There was a time when Angelique Kerber was known as being camera-shy. Not any more as there was no trace of it at the photo shoot for the Porsche Tennis Magazine – she sports an excellent figure in every pose. “You somehow get into it,” she explains. It’s not only true for photo sessions. In the last two years, Kerber basically had no other choice but to learn how one “gets into” unknown situations.
In her dream year in 2016 when, winning the Australian Open, she became the first German woman to claim a Grand Slam since Steffi Graf, she beat Karolina Pliskova in the US Open final, won silver at the Olympic Games and became the world No. 1. She however soon learned how quickly success can turn one into a bundle of nerves: “I first of all had to get used to the pressure,” she says. The heady heights of success were followed in 2017 by a series of poor performances. Kerber duly slipped from the top of the world rankings to No. 21.
“Empty and disorientated” was how she felt after a year dominated by defeats said Kerber. But at the start of 2018, there is no trace any more. Together with her new coach Wim Fissette, she has fought her way back and won match after match. Though she failed to get past the world No. 1 Simona Halep in the thrilling Australian Open semi-final, her comeback has to go down as being successful: “I’m on the right track,” she says confidently.
How has Angelique Kerber dragged herself out of the pits? “My loved ones have encouraged me and accepted me as I am. I consequently realised that I can’t allow myself to only define myself through sporting success.” Even though Kerber continues to be critical of herself, she has learnt not to dwell on defeats. It is obvious for all to see that she is enjoying playing tennis again – even though she says that before matches she is just as nervous as she was at the start of her career. The difference: “For sure, I get frustrated when I lose. On the other hand, I savour the good moments even more. In sport, ups and downs are a part of everyday life.”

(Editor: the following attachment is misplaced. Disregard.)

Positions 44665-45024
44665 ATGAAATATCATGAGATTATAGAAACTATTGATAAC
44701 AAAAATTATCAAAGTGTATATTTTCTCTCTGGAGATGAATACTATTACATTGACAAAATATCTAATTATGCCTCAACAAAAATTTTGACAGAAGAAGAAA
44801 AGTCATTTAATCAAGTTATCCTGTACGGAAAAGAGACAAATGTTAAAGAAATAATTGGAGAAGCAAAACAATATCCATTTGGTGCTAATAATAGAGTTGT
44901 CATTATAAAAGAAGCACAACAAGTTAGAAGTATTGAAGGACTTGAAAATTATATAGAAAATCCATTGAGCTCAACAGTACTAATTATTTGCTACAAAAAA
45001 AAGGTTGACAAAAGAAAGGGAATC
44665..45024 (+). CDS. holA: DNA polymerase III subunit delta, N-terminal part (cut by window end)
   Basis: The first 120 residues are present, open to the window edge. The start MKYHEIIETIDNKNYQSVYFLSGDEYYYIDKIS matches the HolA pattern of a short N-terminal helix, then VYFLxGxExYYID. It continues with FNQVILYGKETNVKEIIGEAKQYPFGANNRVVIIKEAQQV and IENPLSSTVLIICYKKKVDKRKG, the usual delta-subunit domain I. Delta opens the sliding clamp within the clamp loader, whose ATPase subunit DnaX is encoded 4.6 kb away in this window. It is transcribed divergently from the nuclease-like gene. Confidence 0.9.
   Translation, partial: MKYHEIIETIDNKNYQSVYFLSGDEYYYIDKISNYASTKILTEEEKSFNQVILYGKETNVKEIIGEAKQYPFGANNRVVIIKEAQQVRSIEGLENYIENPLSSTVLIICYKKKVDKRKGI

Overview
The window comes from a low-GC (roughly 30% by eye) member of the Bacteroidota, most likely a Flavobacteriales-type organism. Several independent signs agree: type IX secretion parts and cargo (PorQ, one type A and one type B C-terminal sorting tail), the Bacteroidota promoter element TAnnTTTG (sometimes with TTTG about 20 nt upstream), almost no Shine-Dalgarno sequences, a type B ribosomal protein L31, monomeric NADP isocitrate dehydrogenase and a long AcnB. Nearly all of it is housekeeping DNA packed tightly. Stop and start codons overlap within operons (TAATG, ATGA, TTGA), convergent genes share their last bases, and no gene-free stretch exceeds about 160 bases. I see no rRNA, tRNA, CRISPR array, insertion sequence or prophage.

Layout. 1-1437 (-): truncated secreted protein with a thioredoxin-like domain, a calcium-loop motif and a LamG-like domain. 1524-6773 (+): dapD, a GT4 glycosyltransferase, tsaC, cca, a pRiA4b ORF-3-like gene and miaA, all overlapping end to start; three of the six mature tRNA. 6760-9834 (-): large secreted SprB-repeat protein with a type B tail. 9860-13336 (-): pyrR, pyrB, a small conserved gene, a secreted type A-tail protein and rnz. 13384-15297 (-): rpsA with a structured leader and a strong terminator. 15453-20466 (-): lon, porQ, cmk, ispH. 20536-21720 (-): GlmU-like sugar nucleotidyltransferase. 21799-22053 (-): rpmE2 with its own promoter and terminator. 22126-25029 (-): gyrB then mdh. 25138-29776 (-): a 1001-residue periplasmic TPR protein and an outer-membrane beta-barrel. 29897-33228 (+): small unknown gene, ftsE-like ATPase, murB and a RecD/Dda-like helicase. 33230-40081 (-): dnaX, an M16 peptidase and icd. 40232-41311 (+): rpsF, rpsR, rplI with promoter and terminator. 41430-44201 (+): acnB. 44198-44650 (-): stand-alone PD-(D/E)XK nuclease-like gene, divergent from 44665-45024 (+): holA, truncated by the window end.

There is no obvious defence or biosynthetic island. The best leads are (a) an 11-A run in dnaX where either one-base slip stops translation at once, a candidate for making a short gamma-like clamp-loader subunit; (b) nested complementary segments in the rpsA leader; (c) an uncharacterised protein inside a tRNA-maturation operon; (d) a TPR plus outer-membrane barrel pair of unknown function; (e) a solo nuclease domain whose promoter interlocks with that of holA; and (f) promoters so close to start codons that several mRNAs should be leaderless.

Kerber is proud of what she has achieved but resting on her laurels is not for her: “I want to play my best tennis in every match and continue to exceed myself. No matter which tournament.” The WTA Ranking alone should no longer be a measure of her success and she blends out all the “unimportant frills”: “It enables me to concentrate on my job better.”
Next up, Angelique Kerber wants to reconquer the court at the Porsche Tennis Grand Prix. She would love to again be part of an all-German final – like in 2016 against Laura Siegemund. She additionally looks forward to the home advantage that helped give her the decisive burst of motivation in the 2015 final against Caroline Wozniacki. “I was behind in the third set and had little left in the tank. The fans picked me up, I turned the match around. It was unbelievable.” Let’s see if the crowd can again help Angelique Kerber to “get into things” – or whether it won’t be necessary.
**APRIL 🌿🌷I hope you spent a peaceful and relaxing Easter break with your families! Coming up this month is my home tournament in Stuttgart @PorscheTennis 😍 and the @FedCup semifinal vs. Czech! Can‘t wait to see you in Stuttgart 😘 🎾 🇩🇪 #porschetennis #TeamAngie #WirfuerD pic.twitter.com/suokEtkCj2— Angelique Kerber (@AngeliqueKerber) 3. April 2018
Text first published in Porsche Tennis Magazine 2018.
Text by Sara Rehm
Photos by Julia Keltsch
Illustrations by Julia Worbs
Styling by Lisa-Maria Lohmann
Hair & Make-up by Marco Alecci